We have many Japanese hanging scrolls and woodblock prints in the shop now, what are called Ukiyo-e or "pictures of the floating world." In the Edo period (1615-1868) the floating world referred to Pleasure Quarters, areas of the city devoted to brothels, tea houses, and theaters. These were places of pleasure and leisure activities where social classes mixed, but they were particularly popular with a rising merchant class.
The subject matter of these prints are traditionally Kabuki Actors and Courtesans, though in the 19th century landscapes and scenes of travel became popular.
The printing of texts and monochromatic images began in Japan as early as the 8th century, but the tradition of Japanese woodblock printing really begins in the 18th century with the development of techniques for making multicolored prints through the use of multiple wood blocks. A separate block is carved for each color.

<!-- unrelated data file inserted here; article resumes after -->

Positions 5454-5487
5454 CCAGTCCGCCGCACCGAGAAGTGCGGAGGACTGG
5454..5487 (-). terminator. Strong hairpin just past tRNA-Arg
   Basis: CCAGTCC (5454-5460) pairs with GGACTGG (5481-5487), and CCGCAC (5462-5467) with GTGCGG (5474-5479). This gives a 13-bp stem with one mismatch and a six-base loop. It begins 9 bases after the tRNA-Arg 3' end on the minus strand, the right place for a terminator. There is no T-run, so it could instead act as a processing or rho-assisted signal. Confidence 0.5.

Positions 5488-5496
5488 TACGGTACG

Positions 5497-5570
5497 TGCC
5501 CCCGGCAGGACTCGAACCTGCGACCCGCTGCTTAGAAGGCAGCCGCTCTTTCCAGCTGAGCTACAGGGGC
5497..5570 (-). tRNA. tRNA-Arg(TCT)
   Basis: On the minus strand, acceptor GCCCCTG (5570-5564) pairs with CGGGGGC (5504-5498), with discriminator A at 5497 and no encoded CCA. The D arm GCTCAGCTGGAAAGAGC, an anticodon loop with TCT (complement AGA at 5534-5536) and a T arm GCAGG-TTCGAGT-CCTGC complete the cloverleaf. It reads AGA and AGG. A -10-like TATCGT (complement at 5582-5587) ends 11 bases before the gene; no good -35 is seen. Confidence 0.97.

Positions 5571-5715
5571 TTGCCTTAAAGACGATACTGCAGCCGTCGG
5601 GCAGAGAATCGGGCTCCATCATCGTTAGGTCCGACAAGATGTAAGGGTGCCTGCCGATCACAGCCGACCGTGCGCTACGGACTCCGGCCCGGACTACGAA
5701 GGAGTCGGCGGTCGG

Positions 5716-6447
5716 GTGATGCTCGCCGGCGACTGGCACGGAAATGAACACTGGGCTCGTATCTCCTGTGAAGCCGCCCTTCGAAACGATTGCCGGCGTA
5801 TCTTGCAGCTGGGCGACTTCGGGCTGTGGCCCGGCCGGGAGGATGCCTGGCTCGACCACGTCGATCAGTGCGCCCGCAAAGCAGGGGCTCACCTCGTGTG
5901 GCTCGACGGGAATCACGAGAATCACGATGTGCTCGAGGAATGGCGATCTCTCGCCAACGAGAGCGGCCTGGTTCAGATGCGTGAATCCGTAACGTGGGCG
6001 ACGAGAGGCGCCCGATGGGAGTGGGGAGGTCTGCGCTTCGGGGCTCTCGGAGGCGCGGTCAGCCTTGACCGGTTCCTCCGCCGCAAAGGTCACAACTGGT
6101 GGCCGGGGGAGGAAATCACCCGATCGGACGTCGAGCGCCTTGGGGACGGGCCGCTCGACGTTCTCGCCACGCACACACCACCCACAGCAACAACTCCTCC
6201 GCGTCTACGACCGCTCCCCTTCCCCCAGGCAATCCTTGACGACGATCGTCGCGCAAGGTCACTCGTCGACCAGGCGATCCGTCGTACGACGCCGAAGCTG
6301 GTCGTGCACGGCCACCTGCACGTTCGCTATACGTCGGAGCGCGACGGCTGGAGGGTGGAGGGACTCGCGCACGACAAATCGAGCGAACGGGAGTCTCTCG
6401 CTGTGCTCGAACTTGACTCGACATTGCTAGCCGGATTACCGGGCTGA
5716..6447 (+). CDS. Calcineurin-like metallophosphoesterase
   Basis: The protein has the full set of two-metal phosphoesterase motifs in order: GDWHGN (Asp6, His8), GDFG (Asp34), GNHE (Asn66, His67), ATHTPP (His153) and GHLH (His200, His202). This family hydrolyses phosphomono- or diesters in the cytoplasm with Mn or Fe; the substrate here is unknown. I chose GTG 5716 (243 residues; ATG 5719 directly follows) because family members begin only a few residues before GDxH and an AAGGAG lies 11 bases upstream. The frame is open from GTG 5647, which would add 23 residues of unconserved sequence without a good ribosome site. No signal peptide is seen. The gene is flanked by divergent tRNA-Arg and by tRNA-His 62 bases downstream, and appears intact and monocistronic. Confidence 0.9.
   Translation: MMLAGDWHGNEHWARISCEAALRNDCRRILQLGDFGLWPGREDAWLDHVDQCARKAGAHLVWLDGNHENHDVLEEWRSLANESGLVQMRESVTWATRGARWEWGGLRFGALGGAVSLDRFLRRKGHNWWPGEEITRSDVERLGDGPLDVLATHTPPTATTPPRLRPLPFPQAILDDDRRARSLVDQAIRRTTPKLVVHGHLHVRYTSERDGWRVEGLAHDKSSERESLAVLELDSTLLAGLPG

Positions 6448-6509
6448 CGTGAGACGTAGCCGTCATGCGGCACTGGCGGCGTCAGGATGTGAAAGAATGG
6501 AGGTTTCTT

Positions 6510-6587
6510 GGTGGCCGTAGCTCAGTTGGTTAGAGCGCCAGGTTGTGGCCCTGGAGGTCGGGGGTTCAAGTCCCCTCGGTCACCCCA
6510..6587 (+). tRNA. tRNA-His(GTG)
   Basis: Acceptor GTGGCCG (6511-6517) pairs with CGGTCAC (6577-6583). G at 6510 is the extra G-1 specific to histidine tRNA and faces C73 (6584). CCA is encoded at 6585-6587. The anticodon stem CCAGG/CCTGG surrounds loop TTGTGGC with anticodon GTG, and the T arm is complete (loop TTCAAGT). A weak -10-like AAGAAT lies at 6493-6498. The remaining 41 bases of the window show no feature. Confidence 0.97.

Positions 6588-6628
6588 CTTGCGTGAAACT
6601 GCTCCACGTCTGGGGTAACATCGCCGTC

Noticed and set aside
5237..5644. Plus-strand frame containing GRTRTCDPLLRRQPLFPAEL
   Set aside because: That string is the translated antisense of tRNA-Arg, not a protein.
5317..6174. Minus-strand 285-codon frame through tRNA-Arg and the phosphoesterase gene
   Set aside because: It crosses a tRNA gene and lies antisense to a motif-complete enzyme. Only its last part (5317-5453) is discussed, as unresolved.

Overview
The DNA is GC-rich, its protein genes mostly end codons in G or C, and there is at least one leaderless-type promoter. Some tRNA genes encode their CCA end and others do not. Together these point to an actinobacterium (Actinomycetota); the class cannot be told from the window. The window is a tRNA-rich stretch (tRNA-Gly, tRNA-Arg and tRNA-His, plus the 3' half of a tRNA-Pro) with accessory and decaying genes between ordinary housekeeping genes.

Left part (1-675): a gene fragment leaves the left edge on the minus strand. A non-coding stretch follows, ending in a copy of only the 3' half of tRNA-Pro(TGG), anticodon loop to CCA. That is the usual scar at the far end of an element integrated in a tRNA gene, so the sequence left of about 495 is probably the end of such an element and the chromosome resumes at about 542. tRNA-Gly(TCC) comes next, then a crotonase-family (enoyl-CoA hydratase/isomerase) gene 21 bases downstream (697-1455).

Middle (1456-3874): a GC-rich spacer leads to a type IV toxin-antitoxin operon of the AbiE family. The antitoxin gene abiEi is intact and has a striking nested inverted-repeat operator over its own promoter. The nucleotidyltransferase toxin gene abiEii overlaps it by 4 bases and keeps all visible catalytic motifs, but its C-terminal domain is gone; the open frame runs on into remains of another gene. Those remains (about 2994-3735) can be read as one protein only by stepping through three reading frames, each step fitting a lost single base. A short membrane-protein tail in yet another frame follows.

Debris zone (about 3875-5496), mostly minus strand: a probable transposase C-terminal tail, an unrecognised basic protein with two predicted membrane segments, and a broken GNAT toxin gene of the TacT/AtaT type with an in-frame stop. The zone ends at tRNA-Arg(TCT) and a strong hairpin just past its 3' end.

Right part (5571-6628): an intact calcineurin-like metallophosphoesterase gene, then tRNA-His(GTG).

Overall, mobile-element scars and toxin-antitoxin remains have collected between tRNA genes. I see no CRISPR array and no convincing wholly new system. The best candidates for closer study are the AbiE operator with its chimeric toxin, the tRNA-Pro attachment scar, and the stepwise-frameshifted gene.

There are three stages to the making of a print and these were often performed by separate people: the designer, the carver, and the printer. Woodblock printing lends itself to fields of bold color but the printer could also achieve gradations of color by painting on the block; look for example at the blue and red in the sky in this print:
With the relaxation of protectionist Japanese trade and cultural policies at the end of the Edo period, Japanese prints, as well as other Japanese items, began to appear in dealer's shops in Europe and caused a fashion craze called "Japonisme." European and American artists such as Mary Cassatt, Edouard Manet, Edgar Degas, James Abbott McNeil Whistler, and Vincent Van Gogh (to name only a handful) were significantly influenced by Ukiyo-e prints.